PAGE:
Prompt: If I Were God by Pat Schneider

Pat Schneider’s “If I Were God” is a sobering meditation on acceptance, mindfulness, enlightenment, and gratitude. I believe that I’ve read this work previously because it feels familiar—plus who can forget about a piece writing with such an audacious title. This work resonates with me because, I, too, are beginning to share Pat’s gratitude for our world and the people within it.

During a time of considerable divide within our nation and beyond gratitude may be the inertial force that brings closer. This most recent election cycle taught us that love of country and the greater good will not bridge the chasm between us. While slightly more than 74 million exercised their voice in support of a new direction, the spectrum of ideologies and agendas within that collective is vast. These voices ranged from enthusiasm for progress to a grudging return to a problematic status quo.

Problematic because the status quo encompasses so many who are hopeless and disempowered, forgotten and out of sight, and living in abundance in the midst of considerable scarcity. How does gratitude alleviate the suffering, pain, dispossession, and the growing chasm? Oprah Winfrey said,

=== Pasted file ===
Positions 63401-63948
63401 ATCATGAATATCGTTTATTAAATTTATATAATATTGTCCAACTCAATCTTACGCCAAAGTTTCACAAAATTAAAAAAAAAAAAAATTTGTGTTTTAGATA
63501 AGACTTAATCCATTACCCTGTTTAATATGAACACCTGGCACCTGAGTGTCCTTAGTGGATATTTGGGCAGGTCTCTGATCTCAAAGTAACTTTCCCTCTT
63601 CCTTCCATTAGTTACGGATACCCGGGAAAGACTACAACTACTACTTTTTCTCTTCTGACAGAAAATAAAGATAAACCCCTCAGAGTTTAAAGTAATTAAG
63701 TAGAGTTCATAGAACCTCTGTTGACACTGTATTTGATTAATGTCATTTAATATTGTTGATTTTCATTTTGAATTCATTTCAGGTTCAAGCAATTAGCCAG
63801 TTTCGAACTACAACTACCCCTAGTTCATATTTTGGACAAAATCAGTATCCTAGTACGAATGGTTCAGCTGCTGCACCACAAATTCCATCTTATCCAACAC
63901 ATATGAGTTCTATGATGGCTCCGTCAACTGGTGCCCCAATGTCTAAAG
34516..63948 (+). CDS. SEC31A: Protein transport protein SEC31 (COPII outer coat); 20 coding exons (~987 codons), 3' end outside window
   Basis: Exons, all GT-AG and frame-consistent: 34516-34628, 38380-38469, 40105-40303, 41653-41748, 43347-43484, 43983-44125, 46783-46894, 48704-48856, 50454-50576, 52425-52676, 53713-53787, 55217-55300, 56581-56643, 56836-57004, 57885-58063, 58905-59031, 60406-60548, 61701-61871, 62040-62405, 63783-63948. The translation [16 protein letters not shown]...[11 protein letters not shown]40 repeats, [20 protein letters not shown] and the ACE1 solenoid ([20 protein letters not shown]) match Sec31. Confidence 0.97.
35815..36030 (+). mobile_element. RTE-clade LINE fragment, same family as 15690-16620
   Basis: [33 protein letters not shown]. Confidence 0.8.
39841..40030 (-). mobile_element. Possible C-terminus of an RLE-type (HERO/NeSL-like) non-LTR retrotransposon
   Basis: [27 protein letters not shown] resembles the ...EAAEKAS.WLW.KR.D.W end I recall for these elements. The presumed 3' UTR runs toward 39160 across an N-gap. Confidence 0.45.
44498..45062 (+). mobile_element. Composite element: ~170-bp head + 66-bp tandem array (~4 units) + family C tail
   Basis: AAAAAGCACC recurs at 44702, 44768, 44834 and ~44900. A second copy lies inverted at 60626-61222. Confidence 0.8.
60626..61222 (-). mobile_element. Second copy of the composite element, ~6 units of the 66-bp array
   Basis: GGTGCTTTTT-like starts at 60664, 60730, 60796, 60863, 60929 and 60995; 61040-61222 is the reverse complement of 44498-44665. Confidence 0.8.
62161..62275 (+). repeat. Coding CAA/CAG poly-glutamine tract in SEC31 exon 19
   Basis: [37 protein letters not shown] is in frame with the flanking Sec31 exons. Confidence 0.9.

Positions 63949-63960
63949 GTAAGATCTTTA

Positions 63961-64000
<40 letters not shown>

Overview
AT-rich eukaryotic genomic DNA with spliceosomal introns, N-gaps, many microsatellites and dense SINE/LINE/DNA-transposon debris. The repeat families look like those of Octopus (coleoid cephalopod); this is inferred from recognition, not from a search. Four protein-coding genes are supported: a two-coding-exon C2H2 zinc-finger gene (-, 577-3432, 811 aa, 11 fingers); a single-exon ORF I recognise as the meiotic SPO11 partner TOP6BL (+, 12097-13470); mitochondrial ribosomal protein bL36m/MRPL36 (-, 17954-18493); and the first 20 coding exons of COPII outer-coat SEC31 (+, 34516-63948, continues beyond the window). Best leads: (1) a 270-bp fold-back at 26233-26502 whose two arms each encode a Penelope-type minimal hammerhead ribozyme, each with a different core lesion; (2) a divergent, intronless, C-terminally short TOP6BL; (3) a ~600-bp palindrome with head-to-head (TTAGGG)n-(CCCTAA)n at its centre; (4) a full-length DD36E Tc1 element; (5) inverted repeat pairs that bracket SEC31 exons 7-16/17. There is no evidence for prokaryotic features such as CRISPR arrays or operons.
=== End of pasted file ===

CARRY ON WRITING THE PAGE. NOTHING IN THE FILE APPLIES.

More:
Be thankful for what you have; you’ll end up having more. If you concentrate on what you don’t have, you will never, ever have enough.

This quote was the wallpaper on my iPad until my twin nephews Jaxson and Jordan nudged Auntie Oprah from her perch of prominence. And, yes, I know that you, Gayle King, Mary J. Blige, and Ava DuVernay don’t like being referred to as Auntie; however, each of you are iconic, and legendary woman so the mantle of Auntie is our way of paying tribute. It is a sign of respect, a bringing of your flowers to you. I hope that you will find gratitude in this heartfelt bouquet because you are worthy. To me, Auntie is not a label that infers elderly, infirmity, or loss of sexual appeal or vitality; rather, it is a badge of honor well-earned when you came through your respective trials and fires.

We must embrace our imperfections because they, too, are sources of immense power and pride if experienced through a humble eye. When staring across our cultural, ideological, and economic chasm, it may be enlightening to realize that faith, passion, ignorance, and indifference reside on both sides. Each of these characteristics are ubiquitous to a grateful and humble eye. Humility can jumpstart the healing and gratitude can be the white-hot jet fuel that sustains the healing. And, maybe, faith in our fellow person can bring about the scab to cover our gaping wound.



Blessed be.


May it be so.